Wednesday, August 31, 2011
by Justin Oscar Cary
There's something about bass players that sets them apart from guitar players when it comes to strings. A lot of bassists really dig old, dead strings! I understand why, don't get me wrong: all you have to say is "Jamerson" & that old, thick, funky round-sound comes instantly to mind. James Jamerson reportedly never changed the strings on his iconic '62 Jazz Bass and obviously -it sounded GREAT! I've also heard many stories from bass playing colleagues over the years about a special old set of strings that they value more than the bass they're installed upon... (Actually, I have an old set just like this, I'll wax poetic about that later-) BUT honestly, for me, new strings are a necessity in most professional situations! (Sorry old-school purists, but hear me out before you burn my effigy!)
If I've settled upon an argument for new strings (see below what exactly I mean by "new"). It's probably best summed up thusly: "I can easily make a new string sound convincingly 'old' but I haven't yet found a way to make an old string sound convincingly 'new'!" Yeah, yeah, yeah - I know there's no way to make a brand new string feel and sound exactly like a 20-year old set of flatwounds, but I can get close enough that no one's going to be able to tell above the cacophony of those darned electric guitars! ;-) A little careful EQ (via my homemade "super-secret" passive tone box - details coming soon...) and attentive right hand technique & I can make my freshly-strung Jazz Bass sound old-school in a heartbeat! Plus, I can pivot on my heels and have a bright, modern 'stringy' sound ready to go without ever putting the instrument down! That's the benefit of a fresh string, baby!
...there's always plenty of these lying around!
Now what exactly do I mean about "new" strings? Well, honestly, I usually don't love the sound of bass strings just minutes after installation. I'd estimate it takes me (with my technique and less acidic sweat) an hour or two of playing time on a set of Nickel Roundwounds before I think they're in the 'perfect' state: Bright and modern, but with a full fundamental and stable in terms of tuning. Flatwounds are an exception, in my opinion - they sound great at first, but keep getting better for months! Eventually flats settle into a pretty perfect equilibrium before they just get too stretched out to intonate well. Depending on playing frequency and environmental factors (hot summer festival sets come to mind with sweat pouring all over the poor defenseless strings!), I'll probably change most of my roundwound-strung basses every 3 or 4 months. Flatwounds, on the other hand, last at least 2-3 years or more for me (sometimes, much more!). I love flats, but they just aren't perfect for as many styles/genres/situations as roundwounds are.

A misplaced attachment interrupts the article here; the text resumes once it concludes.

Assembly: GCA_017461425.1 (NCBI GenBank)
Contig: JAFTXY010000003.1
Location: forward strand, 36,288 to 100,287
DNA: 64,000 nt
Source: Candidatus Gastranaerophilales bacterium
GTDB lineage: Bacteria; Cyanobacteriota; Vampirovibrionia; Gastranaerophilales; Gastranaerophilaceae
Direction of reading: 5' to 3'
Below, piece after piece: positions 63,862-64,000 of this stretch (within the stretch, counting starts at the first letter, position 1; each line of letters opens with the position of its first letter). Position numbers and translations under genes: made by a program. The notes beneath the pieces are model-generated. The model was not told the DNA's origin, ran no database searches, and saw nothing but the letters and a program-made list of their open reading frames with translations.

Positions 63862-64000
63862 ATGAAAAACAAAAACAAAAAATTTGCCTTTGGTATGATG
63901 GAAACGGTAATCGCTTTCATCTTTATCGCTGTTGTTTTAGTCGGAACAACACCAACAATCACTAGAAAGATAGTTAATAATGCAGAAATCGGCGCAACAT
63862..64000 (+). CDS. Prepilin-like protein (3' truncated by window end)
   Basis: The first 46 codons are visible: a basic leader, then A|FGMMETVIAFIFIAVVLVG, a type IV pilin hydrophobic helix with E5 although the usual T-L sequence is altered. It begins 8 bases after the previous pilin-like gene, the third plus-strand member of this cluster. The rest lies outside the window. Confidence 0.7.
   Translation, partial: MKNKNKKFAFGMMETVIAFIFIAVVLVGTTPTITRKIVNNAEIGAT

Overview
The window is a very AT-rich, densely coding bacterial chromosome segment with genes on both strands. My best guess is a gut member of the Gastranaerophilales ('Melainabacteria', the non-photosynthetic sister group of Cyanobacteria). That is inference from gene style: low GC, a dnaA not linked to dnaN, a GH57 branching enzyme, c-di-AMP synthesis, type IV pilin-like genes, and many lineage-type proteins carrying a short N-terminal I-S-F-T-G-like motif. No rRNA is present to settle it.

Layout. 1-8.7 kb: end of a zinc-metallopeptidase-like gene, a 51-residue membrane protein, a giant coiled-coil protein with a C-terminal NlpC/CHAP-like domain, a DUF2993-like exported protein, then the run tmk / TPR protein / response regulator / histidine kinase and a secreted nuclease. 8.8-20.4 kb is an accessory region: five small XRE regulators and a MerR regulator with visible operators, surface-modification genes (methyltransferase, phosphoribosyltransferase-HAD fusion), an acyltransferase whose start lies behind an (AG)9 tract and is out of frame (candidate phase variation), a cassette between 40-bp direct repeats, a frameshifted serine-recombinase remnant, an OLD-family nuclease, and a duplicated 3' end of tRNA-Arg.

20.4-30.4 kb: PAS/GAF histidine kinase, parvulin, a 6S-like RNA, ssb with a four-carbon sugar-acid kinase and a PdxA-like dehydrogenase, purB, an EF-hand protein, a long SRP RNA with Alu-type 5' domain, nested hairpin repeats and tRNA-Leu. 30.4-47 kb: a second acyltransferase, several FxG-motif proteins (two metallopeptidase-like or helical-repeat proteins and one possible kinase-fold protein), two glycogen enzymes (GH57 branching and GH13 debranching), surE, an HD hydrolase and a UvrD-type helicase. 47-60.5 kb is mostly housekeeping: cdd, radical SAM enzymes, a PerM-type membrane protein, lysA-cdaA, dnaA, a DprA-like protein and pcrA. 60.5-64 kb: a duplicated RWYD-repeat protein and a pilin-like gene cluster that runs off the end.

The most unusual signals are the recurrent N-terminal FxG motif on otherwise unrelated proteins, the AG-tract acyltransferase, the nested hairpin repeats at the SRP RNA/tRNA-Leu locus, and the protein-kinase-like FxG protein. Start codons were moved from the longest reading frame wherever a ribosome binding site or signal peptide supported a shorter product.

As you may already have noticed- I am an enthusiastic D'Addario string endorser! I've been given strings at one point or another by just about every major string manufacturer, but I keep going back to D'Addario's. They have a reliable, very consistent product and make just about any kind of string for any instrument. I use a wide variety of D'Addario's starting with my favorite all-purpose "go-to" XL Nickel Roundwound bass strings. D'Addario Chromes are my flatwound of choice for their incredible stability and bright, scooped tone when settled in. I've just recently started experimenting with D'Addario Half Rounds on my hollowbody Ibanez (see Gear Review: Ibanez AGB140 Bass) & I really dig them!
I've also switched over to a new product on my acoustic bass guitar: D'Addario EXP Reds coated copper-plated strings (available soon): An outstanding coated string with a distinct "earthy" sound! Watch for a column on my heavily modified Epiphone Rivoli using D'Addario Black Nylon Tapewounds, they really should be the standard string on any short-scale hollowbody bass! I also use a variety of other D'Addario guitar strings such as Pro-Arte' classical nylon strings, EXP 16 coated acoustic strings and various XL Nickel Roundwounds for electric guitars.
There's only one special case in my instrument arsenal that has "old" strings on it - a 1978 Fender maple-board fretless. For whatever reason, the decades old monel-steel flatwound strings that came on it just work great on that particular instrument. I actually re-strung the bass when I bought it, played it with the new strings for a couple of days & then fished the old strings out of the trash! There's just some weird x-factor with that bass & those old, dirty strings that works best.
Bottom line? New bass strings just have more tonal options than old bass strings. In an industry that demands a chameleon-like ability to jump from old-school to new-school sounds at the drop of a hat, new strings make it possible!
Posted by Tom Spaulding at 11:17 AM